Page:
After posting a pic of this Guinness braised oxtail on the Facebook fan page a while back, I’ve been overwhelmed with requests for the recipe. Just when you thought I forgot or ignoring those requests, here it is. Absolutely one of the best oxtail recipes I’ve shared to date and though it’s not something you think when you think about Caribbean cuisine, with our love for both Guinness and oxtails… yea, I assure you this will be a hit and fits well with our culinary culture.
It does take some time to cook, but if you have a slow cooker you can create the base on the stove and let the slow cooker do the rest. If using a slow cooker, you may find that oil may accumulate at the top – spoon off. And those of you who own a pressure cooker.. do your thing. It will cut back on the cooking time.
One more thing before we get to the actual recipe… directly below the recipe you’ll have the chance to win a wonderful box of candy as part of Valentine’s Day celebration. Enter your name as I’d love to send this out to one lucky winner.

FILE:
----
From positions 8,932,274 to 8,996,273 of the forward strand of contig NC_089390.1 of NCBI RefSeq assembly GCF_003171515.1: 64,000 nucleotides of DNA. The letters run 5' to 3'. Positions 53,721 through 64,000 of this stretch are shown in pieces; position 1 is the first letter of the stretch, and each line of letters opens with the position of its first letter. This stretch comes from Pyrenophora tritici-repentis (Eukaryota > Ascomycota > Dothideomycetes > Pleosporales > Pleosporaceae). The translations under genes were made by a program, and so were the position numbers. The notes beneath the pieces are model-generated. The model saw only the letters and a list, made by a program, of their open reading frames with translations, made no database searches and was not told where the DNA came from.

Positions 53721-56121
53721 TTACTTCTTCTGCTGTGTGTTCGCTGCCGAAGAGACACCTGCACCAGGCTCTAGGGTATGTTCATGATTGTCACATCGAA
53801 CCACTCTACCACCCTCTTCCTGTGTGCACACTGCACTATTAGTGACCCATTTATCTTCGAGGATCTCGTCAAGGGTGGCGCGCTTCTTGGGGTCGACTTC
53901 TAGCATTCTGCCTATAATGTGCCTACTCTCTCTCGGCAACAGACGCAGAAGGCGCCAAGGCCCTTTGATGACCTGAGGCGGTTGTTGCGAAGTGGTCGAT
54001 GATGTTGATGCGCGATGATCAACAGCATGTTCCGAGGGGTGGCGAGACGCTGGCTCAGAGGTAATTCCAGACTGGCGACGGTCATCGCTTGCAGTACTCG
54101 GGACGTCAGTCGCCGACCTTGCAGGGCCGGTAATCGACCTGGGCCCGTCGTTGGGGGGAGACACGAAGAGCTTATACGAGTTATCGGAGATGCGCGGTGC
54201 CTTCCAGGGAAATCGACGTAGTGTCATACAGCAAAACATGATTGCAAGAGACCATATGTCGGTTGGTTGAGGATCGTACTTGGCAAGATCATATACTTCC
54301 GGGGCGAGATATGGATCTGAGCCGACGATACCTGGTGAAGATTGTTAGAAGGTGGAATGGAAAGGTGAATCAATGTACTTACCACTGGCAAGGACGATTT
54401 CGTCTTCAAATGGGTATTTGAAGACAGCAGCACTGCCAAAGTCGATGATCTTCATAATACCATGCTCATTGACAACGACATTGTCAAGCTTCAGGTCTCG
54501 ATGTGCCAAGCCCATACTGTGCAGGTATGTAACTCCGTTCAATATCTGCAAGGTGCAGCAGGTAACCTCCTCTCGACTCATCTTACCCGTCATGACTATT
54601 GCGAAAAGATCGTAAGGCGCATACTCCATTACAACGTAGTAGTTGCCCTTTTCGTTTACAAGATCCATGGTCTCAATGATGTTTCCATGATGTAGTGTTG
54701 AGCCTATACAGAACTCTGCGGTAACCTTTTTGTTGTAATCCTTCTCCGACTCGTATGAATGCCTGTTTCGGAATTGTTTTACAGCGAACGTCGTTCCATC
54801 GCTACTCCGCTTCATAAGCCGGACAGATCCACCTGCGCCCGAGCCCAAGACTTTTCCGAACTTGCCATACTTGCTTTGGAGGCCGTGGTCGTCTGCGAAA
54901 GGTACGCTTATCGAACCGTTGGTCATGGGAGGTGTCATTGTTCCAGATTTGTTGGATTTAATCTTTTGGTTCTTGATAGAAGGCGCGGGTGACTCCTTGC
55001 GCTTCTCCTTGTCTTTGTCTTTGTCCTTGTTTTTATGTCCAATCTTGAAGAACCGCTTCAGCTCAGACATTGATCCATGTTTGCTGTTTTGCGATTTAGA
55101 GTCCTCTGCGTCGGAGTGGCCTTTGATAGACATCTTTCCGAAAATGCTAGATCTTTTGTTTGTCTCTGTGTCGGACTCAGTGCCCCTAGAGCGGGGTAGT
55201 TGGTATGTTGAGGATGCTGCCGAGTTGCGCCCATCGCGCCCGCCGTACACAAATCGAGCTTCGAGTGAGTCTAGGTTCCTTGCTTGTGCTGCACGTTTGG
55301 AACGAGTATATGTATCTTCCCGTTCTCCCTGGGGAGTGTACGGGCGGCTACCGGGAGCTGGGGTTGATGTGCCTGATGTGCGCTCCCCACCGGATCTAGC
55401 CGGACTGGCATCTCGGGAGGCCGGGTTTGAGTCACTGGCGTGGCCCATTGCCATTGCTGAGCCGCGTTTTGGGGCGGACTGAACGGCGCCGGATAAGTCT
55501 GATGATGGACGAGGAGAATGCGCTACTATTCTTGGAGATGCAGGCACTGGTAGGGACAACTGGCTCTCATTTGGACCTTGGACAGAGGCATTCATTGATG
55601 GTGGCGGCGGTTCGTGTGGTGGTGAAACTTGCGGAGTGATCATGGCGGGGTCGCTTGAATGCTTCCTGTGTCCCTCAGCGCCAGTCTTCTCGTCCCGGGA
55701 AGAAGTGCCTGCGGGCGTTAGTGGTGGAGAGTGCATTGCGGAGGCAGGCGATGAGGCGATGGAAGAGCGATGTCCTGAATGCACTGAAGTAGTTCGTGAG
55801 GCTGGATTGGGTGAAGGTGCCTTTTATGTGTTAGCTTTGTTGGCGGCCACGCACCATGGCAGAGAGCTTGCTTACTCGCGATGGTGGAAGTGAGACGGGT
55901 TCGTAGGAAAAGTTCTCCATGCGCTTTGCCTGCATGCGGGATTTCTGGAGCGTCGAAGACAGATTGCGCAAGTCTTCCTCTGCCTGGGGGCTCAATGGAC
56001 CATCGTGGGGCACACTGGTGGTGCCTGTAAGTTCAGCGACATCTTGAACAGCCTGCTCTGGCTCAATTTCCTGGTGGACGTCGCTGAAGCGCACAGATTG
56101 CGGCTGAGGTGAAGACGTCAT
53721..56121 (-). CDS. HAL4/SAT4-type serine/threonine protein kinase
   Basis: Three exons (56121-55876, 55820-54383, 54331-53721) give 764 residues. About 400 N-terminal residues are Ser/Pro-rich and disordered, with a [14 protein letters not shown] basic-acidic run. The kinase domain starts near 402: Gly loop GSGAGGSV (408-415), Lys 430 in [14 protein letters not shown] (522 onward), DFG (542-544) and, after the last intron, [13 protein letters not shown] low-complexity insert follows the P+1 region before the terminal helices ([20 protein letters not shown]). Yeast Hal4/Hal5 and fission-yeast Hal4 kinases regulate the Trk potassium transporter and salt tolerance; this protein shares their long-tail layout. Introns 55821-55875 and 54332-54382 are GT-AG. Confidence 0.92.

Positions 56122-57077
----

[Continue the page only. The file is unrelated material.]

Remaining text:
2 lbs oxtail (cut/trimmed of excess fat)
1 can tomato paste (156 ml / 5.5oz)
1 teaspoon salt
1/2 teaspoon black pepper
1 large onion
1 1/2 cups diced celery
2 large carrots
2 cans Guinness (see note below)
1 cup water
4 sprigs thyme
2 bay leaves
1/2 teaspoon oregano
1 habanero pepper (any hot pepper you like – optional)
2 tablespoon vegetable oil
Notes. The hot pepper is optional, but I love the heat and additional flavor. I used Guinness draft but I know we get the extra stout in the Caribbean, which is a bit stronger… rest assured that the alcohol will burn off so you don’t have to worry about that. If you want to start off with a good flavor base, replace the vegetable oil with coconut oil.
Wash the pieces of oxtail in some lime or lemon juice and cool water. Drain and pat dry with paper towels. Heat the oil in a deep, heavy pan on med/high heat and start browning the pieces of oxtail. Try not to crowd the pan (BTW if you want you can use 3 lbs of oxtail to feed more people if you wish – simply adjust the salt) or it will release a ton of moisture and you’ll notice it will start to boil and not brown. It should take about 10-15 minutes, remember to keep turning the pieces of oxtail.
Remove the oxtail pieces and set aside for a bit. Turn the heat down to low and add the onion, celery, black pepper, oregano and thyme (leave on the stem if you wish as you can remove it later on). Allow this to cook on a very low heat for about 3-5 minutes.